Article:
Select Page

Adding Column Names to an Unload File

Craig Mullins | | August 19, 2015

Adding Column Names to an Unload FileI received an e-mail from a reader asking an interesting question. She wanted to know if any of the DB2 unload utilities are able to include the column names in the same file as the unload output data. This was a requirement because one of the applications her company was planning to use takes the column headings and dynamically creates tables.

My initial reaction was that she could write a program that takes the output file and reads the system catalog to gather the appropriate column names. That would work, but she actually came up with a better solution.

She used a third party Unload utility (but it would also have worked with IBM’s Unload, too) to perform two SELECT statements. The first just creates the column headers and the second for the actual data. The column names and data go to two separate data sets, but they used IDCAMS to concatenate the 2 separate column/data sets into 1 data set.

The SQL is simple, something like as follows:

SELECT 'COLUMN NAME 1', 'COLUMN NAME 2',
'COLUMN NAME 3', 'COLUMN NAME 4'
FROM SYSIBM.SYSDUMMY1

SELECT COL1, COL2, COL3, COL4
FROM XXXXXX.TABLE1

Of course, you’d just plug in the correct column names in the literals of the first SELECT statement — and the correct column names in the second.

This post was originally posted on Craig Mullins’ blog.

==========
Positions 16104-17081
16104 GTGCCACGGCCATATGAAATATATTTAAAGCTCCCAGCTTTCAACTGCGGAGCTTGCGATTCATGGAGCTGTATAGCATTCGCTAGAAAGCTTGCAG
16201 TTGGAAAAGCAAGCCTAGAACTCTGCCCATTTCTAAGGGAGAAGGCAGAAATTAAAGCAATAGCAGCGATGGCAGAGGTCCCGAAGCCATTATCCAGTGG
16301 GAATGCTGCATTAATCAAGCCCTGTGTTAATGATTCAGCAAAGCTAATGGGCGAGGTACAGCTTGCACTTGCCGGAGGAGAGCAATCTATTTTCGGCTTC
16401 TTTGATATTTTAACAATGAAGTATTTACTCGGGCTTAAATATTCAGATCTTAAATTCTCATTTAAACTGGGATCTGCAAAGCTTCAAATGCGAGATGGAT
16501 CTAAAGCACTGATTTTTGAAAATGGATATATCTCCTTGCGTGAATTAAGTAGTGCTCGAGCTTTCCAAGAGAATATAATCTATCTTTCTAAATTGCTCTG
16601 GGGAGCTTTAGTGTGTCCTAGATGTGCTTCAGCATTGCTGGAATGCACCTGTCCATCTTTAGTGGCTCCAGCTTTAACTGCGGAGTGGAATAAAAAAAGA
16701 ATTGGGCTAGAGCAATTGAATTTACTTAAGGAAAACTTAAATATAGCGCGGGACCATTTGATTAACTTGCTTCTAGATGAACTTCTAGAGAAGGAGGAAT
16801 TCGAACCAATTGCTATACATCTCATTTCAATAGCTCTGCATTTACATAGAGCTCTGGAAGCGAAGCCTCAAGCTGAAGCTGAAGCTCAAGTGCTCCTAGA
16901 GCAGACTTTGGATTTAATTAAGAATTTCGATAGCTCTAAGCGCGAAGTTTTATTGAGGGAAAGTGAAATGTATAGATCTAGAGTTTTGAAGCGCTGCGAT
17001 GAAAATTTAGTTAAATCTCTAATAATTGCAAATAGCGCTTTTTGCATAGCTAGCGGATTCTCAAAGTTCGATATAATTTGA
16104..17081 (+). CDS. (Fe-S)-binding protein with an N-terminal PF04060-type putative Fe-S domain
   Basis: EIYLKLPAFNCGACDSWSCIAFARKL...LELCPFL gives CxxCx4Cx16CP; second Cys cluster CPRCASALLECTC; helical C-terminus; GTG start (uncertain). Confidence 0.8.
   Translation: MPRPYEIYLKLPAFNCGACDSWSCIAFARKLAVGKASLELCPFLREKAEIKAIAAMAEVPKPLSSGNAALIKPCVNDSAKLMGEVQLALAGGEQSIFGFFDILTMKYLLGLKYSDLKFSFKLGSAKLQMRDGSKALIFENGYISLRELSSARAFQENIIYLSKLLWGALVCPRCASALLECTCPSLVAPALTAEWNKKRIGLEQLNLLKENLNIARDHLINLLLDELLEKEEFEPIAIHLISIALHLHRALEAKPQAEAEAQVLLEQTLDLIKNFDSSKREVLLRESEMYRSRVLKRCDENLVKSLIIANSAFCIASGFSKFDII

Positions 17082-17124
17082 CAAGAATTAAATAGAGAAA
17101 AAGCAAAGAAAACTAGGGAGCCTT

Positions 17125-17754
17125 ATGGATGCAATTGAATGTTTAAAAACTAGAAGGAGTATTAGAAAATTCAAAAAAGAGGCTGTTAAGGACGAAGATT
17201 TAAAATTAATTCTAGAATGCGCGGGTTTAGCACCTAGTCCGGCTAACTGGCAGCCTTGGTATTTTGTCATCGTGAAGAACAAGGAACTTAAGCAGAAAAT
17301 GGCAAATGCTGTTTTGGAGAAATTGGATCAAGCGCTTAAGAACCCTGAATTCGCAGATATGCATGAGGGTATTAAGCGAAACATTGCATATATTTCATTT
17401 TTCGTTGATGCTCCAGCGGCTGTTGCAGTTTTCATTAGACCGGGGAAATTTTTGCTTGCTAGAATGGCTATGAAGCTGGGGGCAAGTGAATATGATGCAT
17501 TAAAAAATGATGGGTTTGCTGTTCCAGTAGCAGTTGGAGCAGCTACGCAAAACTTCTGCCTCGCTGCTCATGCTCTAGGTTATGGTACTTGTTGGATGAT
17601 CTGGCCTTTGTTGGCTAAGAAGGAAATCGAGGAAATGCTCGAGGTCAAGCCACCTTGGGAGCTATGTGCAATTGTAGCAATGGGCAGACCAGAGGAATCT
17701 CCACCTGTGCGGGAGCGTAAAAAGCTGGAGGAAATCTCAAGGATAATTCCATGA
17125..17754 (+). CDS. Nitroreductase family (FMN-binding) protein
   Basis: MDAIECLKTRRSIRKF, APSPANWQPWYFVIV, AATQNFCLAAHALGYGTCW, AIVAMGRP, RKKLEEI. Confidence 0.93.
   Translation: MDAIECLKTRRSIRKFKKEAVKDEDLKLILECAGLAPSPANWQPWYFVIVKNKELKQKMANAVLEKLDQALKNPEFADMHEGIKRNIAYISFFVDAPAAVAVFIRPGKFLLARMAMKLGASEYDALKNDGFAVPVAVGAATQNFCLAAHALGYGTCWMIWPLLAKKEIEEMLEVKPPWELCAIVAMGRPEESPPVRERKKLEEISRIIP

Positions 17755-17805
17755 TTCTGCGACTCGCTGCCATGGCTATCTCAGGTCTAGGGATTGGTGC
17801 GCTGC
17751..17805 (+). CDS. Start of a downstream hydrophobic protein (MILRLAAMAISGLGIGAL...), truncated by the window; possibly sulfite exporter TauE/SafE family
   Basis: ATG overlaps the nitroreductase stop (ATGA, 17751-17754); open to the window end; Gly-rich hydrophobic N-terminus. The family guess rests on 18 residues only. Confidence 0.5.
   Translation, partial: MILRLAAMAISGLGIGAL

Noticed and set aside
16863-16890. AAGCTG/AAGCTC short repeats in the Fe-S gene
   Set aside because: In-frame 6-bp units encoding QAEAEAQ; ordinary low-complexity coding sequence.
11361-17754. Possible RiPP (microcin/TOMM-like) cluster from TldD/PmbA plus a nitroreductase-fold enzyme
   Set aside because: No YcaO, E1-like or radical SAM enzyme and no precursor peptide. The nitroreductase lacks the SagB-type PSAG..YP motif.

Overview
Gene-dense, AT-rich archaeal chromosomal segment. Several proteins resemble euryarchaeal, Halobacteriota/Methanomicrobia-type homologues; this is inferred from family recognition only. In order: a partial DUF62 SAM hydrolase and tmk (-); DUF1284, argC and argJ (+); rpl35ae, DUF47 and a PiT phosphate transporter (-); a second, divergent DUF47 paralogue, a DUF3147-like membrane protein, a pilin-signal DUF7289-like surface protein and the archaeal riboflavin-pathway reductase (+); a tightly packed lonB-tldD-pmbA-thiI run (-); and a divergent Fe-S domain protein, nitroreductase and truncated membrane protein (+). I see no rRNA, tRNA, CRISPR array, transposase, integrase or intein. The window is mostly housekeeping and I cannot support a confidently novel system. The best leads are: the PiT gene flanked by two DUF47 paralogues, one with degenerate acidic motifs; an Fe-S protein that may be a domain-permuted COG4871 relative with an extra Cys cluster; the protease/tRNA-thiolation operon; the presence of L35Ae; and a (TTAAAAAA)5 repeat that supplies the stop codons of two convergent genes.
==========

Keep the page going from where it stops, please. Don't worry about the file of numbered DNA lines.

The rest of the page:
12c Upgrade Bug with SQL Tuning Advisor

This blog post outlines steps to take on Oracle upgrade 11.2 to 12.1 if you’re having performance problems. Oracle offers a patch and work around to BUG 20540751.

Megan Elphingstone | March 22, 2017

Oracle EPM Cloud Vs. On-Premises: What’s the Difference?

EPM applications help measure the business performance. This post will help you choose the best EPM solutions for your organization’s needs and objectives.

Bobby Ellis | April 10, 2018

Scripting Out the Logins, Server Role Assignments, and Server Permissions

Imagine there are over one hundred logins in the source server and you need to migrate them all over to the destination server. Wouldn’t it be awesome if we could automate the process by generating the scripts for the required tasks?

JP Chen | October 1, 2015

Work with Us

Let’s have a conversation about what you need to succeed and how we can help get you there.

CONTACT US

Work for Us

Where do you want to take your career? Explore exciting opportunities to join our team.

EXPLORE JOBS